Over 80 per cent of the world’s soya production is fed to livestock so that people can eat meat and dairy foods. So if people ate more soya and less meat, the Amazon would be a better, bigger place.
For more info see the Safety of Soya
Myth no 6 ‘Oily fish boosts brain power’
We’ve had it drummed into us for years that fish oils help boost brain power and protect heart health, but is it true? Much of the fish oil frenzy that has gripped the nation is due to some very clever marketing and some not so clever pseudo science.
There is actually no evidence that fish oils are essential for cognitive ability in children or adults. If this were true, vegetarians would be failing at school – they are not. In fact, in 2006, a group of veggies won the BBC’s Test the nation IQ battle!
The so-called ‘scientific evidence’ for fish oils is constantly being pushed; the reality presents a very different picture with some studies showing that fish oils can actually have a harmful effect (increasing the risk of heart attacks in patients with heart disease). This is because of the pollutants found in fish such as polychlorinated biphenyls, dioxins and mercury.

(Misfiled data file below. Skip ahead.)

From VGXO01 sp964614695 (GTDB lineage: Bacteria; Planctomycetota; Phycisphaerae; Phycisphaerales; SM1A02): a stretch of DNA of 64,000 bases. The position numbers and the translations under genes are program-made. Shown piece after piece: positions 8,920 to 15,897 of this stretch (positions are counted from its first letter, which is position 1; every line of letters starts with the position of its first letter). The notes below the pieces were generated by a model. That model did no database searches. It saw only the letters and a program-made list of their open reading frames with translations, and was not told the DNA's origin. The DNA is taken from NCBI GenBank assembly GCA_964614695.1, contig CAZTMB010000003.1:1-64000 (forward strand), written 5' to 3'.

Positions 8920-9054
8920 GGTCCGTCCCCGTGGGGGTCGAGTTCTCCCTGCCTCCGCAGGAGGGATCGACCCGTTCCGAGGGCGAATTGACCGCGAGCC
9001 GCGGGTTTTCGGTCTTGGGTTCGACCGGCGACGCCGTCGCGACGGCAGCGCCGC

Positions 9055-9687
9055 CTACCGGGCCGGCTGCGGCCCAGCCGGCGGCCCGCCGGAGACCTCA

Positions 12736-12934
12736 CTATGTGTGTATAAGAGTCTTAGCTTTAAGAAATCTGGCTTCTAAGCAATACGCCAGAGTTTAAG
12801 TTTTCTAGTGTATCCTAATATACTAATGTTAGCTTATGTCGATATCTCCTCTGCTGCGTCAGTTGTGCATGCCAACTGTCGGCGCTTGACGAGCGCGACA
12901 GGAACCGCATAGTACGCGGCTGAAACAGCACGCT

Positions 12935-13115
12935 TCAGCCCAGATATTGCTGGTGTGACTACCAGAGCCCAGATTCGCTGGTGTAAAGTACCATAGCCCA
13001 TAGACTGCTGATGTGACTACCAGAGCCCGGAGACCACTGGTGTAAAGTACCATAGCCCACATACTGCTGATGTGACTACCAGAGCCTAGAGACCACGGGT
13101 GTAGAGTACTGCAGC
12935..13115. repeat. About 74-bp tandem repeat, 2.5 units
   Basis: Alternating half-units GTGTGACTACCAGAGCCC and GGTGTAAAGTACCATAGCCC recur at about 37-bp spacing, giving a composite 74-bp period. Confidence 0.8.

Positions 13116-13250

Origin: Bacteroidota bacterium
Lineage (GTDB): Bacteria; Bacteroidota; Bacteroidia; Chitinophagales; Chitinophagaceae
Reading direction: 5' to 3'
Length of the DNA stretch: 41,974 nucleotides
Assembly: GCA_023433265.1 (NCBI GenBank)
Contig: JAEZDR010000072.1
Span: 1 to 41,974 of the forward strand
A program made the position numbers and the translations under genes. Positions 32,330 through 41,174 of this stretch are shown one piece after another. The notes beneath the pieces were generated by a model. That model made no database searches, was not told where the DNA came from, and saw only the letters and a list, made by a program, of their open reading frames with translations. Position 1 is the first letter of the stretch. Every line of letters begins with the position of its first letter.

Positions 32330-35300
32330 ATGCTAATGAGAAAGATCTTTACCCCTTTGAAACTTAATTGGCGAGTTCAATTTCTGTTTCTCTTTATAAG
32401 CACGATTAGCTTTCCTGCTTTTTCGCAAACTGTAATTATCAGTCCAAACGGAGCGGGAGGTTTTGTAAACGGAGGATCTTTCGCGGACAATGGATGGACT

Guess where fish actually get their omega-3 from? From eating plants (algae)..!
Some of them get it from eating other fish (that got their omega-3 from plants). But it’s still the same source at the end of the day – plants.
Fish are middlemen too. And we don’t need them.
Plant-based omega-3 fats (from flaxseed, rapeseed, hempseed oil and walnuts) are safer, healthier and better for the environment. Better for the seas for sure.
For more info see Fish-free for Life
Myth no 7 ‘Westerners are the healthiest people in the world’
We are not the healthy people we might think we are… We may be living longer but not to a healthy old age! Although less people die of heart disease now, more people than ever are living with it; breast cancer cases have increased 80 per cent since 1970; diabetes has reached epidemic proportions and one in four children are overweight or obese…